CANADA STOCKS-TSX slips back below 13,000 on soft data, Greece
* TSX down 137.28 points, or 1.05 pct, at 12,960.54.
* All 10 of the index main groups lower (Updates to afternoon)
By Trish Nixon and Claire Sibonney
TORONTO, June 15 (Reuters) - Toronto's main stock index extended losses on Wednesday, falling back below 13,000, as disappointing U.S. economic data and escalating fears over Greek debt weighed on commodity prices.
Energy shares slipped 1.9 percent and played the biggest role of any sector in leading the market lower. Energy stocks weakened with the price of oil, which fell more than $5 a barrel on the back of a stronger U.S. dollar and patchy U.S. data. [O/R]
Suncor Energy (SU.TO: Quote) was the most influential decliner on the index, down 2.9 percent at C$37.27.
Dampening investor sentiment were reports that showed U.S. consumer prices hit their highest in nearly three years in May and a regional factory gauge contracted this month, suggesting the economy faces a troubling mix of weakness and inflation. [ID:nN15281293]
Financial stocks fell 1.4 percent after Moody's warned that it may review the credit ratings of French banks BNP Paribas, Credit Agricole and Societe Generale for a possible downgrade, citing their holdings of Greek public and private debt. [ID:nL3E7HF0A4]. [MKTS/GLOB]
While Canadian banks have little or no exposure to Greek debt, they often trade in sympathy with their global peers. Toronto-Dominion Bank (TD.TO: Quote), down 1.7 percent at C$78.26, and Royal Bank of Canada (RY.TO: Quote), off 1.1 percent at C$53.80, rounded out the top three decliners.
"The overnight news didn't bode well," said Bruce Latimer, a trader at Dundee Securities.
"The market is trying to find a bottom here, a base it can build on, and until the market can absorb bad news its going to drift."
Investors fretted after euro zone finance ministers failed to agree on how to involve private investors in a second financial rescue for highly indebted Greece, which boosted safe-haven government debt of the United States and Germany.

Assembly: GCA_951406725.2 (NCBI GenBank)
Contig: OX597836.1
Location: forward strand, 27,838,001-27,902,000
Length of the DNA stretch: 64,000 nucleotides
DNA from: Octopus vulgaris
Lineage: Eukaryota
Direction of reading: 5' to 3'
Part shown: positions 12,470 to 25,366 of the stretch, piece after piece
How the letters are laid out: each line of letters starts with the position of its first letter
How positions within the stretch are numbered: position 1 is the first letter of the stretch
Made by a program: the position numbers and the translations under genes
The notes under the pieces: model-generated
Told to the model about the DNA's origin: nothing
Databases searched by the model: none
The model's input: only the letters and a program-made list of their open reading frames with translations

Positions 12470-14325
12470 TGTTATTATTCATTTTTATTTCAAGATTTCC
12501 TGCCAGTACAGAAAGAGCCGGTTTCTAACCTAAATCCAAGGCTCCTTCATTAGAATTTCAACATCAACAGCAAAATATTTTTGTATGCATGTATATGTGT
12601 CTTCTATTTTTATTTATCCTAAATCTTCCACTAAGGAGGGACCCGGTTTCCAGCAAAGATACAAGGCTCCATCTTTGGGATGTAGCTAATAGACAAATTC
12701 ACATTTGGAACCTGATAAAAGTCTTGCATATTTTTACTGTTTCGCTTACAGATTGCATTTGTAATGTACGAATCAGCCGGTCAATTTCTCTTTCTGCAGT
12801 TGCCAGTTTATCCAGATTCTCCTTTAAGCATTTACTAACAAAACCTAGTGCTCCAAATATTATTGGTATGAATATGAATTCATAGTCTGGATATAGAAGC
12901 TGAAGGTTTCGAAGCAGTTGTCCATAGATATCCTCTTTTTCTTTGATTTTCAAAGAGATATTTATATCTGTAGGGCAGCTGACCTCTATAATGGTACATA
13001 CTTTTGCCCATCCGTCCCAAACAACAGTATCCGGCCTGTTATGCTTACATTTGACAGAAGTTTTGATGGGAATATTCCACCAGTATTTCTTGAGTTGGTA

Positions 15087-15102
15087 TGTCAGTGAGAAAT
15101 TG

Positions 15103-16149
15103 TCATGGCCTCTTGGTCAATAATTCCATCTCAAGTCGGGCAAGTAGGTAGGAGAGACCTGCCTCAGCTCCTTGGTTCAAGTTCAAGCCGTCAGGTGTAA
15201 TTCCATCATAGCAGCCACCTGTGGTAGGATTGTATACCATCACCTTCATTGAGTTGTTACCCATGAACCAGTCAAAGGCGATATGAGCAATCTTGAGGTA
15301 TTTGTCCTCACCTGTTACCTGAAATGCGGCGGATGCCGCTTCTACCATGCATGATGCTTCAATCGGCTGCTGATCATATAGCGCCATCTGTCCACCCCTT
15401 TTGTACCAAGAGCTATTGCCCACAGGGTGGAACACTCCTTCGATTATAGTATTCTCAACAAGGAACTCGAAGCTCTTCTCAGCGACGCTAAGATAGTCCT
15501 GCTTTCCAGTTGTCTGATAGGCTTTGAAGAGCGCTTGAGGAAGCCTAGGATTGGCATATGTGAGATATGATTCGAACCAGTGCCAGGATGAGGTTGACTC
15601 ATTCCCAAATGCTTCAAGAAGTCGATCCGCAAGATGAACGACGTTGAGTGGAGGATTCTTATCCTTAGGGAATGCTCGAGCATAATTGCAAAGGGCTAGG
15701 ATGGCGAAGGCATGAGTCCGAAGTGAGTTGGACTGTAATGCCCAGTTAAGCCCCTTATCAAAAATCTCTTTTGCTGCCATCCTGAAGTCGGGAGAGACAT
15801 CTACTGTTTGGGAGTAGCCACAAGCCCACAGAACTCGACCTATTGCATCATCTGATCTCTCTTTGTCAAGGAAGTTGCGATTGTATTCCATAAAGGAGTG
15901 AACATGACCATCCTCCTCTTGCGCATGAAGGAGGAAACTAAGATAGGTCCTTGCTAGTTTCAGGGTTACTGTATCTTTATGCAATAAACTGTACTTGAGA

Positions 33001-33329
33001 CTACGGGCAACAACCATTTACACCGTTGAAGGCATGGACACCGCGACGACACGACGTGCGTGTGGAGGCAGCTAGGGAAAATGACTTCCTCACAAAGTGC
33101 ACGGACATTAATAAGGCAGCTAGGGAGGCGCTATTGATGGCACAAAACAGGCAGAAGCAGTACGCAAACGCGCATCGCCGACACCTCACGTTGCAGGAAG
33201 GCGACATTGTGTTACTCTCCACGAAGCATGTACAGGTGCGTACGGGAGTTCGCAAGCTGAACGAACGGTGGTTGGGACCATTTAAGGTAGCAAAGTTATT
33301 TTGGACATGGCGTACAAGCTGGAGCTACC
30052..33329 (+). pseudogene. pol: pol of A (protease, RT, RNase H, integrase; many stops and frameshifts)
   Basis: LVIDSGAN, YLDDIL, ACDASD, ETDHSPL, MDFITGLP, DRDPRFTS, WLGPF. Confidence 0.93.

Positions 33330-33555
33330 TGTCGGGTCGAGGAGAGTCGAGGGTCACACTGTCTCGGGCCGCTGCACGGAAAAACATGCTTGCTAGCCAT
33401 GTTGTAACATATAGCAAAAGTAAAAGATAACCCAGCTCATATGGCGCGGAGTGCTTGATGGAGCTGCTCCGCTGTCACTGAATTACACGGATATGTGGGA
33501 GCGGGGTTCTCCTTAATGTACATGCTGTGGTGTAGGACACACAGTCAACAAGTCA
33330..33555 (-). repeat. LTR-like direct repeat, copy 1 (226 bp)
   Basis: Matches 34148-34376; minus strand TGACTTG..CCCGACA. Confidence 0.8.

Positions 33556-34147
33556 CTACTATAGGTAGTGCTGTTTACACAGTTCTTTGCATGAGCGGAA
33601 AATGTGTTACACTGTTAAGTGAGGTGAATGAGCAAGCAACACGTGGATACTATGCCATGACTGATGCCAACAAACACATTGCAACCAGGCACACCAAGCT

Greece's prime minister offered to quit and make way for a national unity government after mass protests against a new austerity plan turned violent, with the country teetering on the brink of default. [ID:nLDE75E0JC]
At 2:20 p.m. (1820 GMT), the Toronto Stock Exchange's S&P/TSX composite index .GSPTSE was down 137.28 points, or 1.05 percent, at 12,960.54. The retreat cut short Tuesday's 1.22 percent rally.
"We had what can maybe be deemed as a false start yesterday with the equities trying to go a little better," added Latimer.
All 10 of the index's main groups were in negative territory, including weighty materials, which fell 0.4 percent. The sector includes mining stocks.
Bucking the broader trend was the gold subsector, up 0.4 percent.
Gold miners made up four of the top five gainers on the index, led by Goldcorp Inc (G.TO: Quote), up 2.3 percent at C$46.62, Barrick Gold (ABX.TO: Quote), up 0.8 percent at C$42.93, Kinross Gold (K.TO: Quote), up 1.1 percent at C$15.11, and Agnico Eagle AEM.TO, which rallied 1.9 percent at C$60.90.
Air Canada ACa.TO shares, up nearly 7 percent to C$2.02, also helped lead the market higher.
The union representing striking sales and customer service agents at the country's biggest airline said it is determined to reach a contract agreement before the federal government forces employees back to work. [ID:nN15126649]
Poor domestic data did not help investor confidence.
The Japanese tsunami dragged down Canadian manufacturing sales in April and home sales dipped in May, reports on Wednesday showed, offering further evidence the economy hit a soft patch in the second quarter. [ID:nN15282152]
($1=$0.98 Canadian) (Editing by Jeffrey Hodgson)
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